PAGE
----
Ask A Vet: We Are Moving. How Can I Help My Cat Adjust?

Moving is stressful for everyone. All living things have some difficulty accepting change. Animals who live in nature experience change more gradually. But our cats, who live in our homes, can have their entire environment radically changed in an instant. For the humans involved, the change is not a surprise and it is up to us to make the change as seamless as possible for our little fur friends.

1. Getting there 

Make the journey there as easy as possible. Help your cat acclimate to his carrier far in advance of moving day. It can be a portable safe haven and he should really love it.

Pull it out into plain sight and fill it with soft, warm bedding and hidden treats. Once he is choosing to go inside, start closing the door and then slip scrumptious treats though the door or top. Make sure only good things happen in the carrier for several days before the travel. You might even have mealtimes inside the carrier only.

If your cat already fears the carrier, ask your vet for something for anxiety to make him less fearful as he learns. Once he feels safe inside of it, walk around carrying it briefly. Some cats are immediately ok with their carriers and some take time.  Short trips in the car with the cat in the carrier (in which you return home with nothing happening) can help too. When your cat is traveling in the carrier, it is best to cover it with a towel so he cannot see the road whizzing by and noises are buffered.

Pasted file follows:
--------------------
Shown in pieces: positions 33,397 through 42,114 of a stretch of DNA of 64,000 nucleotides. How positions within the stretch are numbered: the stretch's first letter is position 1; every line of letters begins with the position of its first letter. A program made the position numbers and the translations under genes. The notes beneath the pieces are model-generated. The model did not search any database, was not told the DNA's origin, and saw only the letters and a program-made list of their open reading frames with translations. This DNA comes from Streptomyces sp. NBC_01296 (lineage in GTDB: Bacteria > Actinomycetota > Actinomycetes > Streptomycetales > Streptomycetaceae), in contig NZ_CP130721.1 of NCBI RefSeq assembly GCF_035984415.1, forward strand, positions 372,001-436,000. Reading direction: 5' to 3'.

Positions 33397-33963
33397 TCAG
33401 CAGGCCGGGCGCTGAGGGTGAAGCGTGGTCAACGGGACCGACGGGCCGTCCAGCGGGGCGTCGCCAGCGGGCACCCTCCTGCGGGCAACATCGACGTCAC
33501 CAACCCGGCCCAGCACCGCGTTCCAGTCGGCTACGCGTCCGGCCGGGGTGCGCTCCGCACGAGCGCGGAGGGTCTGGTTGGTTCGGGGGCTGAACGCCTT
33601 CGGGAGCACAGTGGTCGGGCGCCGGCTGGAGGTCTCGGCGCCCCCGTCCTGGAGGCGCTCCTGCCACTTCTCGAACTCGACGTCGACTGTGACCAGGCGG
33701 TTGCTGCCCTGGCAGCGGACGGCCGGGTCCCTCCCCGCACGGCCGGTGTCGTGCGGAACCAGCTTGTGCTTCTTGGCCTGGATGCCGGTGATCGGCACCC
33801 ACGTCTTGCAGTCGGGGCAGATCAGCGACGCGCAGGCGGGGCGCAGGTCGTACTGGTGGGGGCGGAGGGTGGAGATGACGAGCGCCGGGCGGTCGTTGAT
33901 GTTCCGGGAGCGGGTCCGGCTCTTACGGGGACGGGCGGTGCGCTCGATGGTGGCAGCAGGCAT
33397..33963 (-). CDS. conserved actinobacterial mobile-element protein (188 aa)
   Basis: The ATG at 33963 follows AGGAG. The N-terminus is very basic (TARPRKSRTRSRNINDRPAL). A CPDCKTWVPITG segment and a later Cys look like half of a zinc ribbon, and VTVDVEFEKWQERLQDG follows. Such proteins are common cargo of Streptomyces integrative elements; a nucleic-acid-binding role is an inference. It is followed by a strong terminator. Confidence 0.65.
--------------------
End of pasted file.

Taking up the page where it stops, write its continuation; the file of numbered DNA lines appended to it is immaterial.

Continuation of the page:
2. Arriving there

Spray calming pheromones around your new home at least 30 minutes prior to the arrival of the cat. You can’t smell them, but your cat can and they will trigger a sense of calm for her.

Keep food and water dishes the same for a while. Even though you have a new home and you might want to have all new things inside, now is not a good time to replace things that are familiar to your cat. Keep her bed and make sure that she has hiding spots filled with familiar items.

Restrain her to a smaller area filled with objects she is accustomed to for a few days and let her adjust. Gradually open the area and let her explore as she wants. Never force her into a new area and make sure that she can always retreat to her safe haven if she is startled.

3. Staying there

Keep schedules (feeding and playtime) the same, if possible. There is no doubt that you are busy, but make time for your cat to play and cuddle with you. If he knows that you are happy and calm in your new home, he is more likely to be also.

Keep his carrier accessible to him. Remember, now it is his portable safe haven and if he feels startled, he can hide there. After several days, he should be readily exploring your new home and appear calm and relaxed. Once his body language exudes peace, you can gradually start making changes to his dishes and beds, if desired, but be sure to leave his favorites (or replace them with new exact replicas).

Moving can be exciting and fun, but if your best friend is not adjusting well, it puts a damper on everything. A little planning can make things better for you both.

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Written by Dr. Kathryn Primm

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